Inova Hospital Staff Receive 7,000 Handmade Valentine’s Day Cards from Community

Just a few days before Valentine’s Day, about 650 volunteers in the Tysons area and Fairfax County made medical workers at Inova Hospital their valentine.

The nonprofit organization Volunteer Fairfax distributed about 7,000 handmade pink and red cards yesterday (Tuesday) to Inova nurses outside the Inova Heart and Vascular Institute and throughout the Inova Children’s Hospital in Falls Church.

“This many cards, from this many people, shows that the community acknowledges what we’re going through,” nurse Sabeena Jamali said.

Volunteer Fairfax has been delivering handmade Valentine’s Day cards for 10 years now, but this year, volunteers crafted 10,000 cards — more than ever before, according to Volunteer Fairfax Communications Director Lorna Clarke.

3,000 cards are earmarked for children who are in or graduating from the foster care system.

Before the novel coronavirus, the organization would take over a fire station during Martin Luther King Jr. weekend — as an homage to his legacy of service — and people would come to make cards in person, Clarke said. This typically yielded 3,000 to 5,000 cards.

She attributed the huge influx of cards this year to a practical reason — volunteers were able to do this from home — as well as a sentimental one, as appreciation has deepened in the community for healthcare workers and the sacrifices they make.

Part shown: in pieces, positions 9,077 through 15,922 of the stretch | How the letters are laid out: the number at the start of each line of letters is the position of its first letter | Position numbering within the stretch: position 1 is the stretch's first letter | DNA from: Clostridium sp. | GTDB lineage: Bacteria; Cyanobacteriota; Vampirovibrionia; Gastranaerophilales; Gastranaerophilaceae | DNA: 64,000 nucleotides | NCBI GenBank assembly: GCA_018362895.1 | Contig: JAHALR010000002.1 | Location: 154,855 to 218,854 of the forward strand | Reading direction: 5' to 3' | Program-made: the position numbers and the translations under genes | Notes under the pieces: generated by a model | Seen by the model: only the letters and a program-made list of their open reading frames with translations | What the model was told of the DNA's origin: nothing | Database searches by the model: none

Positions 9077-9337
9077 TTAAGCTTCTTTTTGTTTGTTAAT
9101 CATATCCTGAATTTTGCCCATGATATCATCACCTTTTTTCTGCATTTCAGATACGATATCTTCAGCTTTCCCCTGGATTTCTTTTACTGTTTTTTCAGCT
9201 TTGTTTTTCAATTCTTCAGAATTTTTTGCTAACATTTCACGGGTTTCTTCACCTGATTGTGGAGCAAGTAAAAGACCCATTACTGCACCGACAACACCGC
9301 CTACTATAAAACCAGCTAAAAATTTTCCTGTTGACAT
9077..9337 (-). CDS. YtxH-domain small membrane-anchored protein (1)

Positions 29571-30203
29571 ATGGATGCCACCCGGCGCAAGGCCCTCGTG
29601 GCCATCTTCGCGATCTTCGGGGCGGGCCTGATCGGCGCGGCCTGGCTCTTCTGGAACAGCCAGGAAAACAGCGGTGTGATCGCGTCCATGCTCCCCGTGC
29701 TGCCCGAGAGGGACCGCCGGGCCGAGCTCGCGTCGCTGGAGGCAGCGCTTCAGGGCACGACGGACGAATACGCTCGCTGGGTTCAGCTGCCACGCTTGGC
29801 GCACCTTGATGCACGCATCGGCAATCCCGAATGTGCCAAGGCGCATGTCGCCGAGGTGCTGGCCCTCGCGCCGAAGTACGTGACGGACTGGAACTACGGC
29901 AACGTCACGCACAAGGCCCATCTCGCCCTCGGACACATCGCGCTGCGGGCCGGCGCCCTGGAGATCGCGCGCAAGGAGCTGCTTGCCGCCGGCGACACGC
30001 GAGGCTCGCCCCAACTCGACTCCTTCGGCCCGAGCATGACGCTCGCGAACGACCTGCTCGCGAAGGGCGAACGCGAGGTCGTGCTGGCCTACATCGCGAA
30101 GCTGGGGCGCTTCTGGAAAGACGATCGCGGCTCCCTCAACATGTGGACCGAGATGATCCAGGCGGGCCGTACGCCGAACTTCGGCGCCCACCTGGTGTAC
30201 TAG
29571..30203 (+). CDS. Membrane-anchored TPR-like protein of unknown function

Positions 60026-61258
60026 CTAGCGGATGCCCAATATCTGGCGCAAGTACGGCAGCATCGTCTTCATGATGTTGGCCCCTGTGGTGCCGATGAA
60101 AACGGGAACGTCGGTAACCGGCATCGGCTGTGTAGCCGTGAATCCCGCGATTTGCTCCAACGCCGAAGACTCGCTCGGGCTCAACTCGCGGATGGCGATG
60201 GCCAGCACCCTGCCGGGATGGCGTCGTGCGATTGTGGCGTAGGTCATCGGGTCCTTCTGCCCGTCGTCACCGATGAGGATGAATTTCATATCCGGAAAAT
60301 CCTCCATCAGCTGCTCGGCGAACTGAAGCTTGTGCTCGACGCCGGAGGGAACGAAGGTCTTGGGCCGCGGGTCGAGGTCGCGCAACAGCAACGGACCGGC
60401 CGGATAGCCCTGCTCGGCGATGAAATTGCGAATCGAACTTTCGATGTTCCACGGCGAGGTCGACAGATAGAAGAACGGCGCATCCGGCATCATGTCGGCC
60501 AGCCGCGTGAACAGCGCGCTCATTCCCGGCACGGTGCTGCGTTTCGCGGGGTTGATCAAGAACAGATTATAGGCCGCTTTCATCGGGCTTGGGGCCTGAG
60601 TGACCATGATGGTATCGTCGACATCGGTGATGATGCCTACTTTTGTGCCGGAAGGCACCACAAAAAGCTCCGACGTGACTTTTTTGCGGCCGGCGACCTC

Inova is one of the largest employers in the region, but it is easy to take it for granted when driving past the campus on the way to work, Volunteer Fairfax CEO Stephen Mutty said.

“We wanted to raise awareness and say thank you,” he said, crediting Tysons for its “demographic of caring, socially engaged people.”

For Inova President Steve Narang, Valentine’s Day is a special holiday because it gives people a chance to reflect on what it means to have a connection to another person. The cards establish and reinforce a connection between a hospital worker and someone in the community.

“You could see it in their eyes, the recognition that ‘I’m still being seen,'” Narang said.

Case manager Ruth Mahat said she is going to put her Valentine up in the break room to cheer her up whenever she rushes in to grab something or has to step away because she feels overwhelmed.

“Seeing the card brings your morale up,” Mahat said. “Someone in the community is thinking about you and appreciates what you do.”

Image via Volunteer Fairfax

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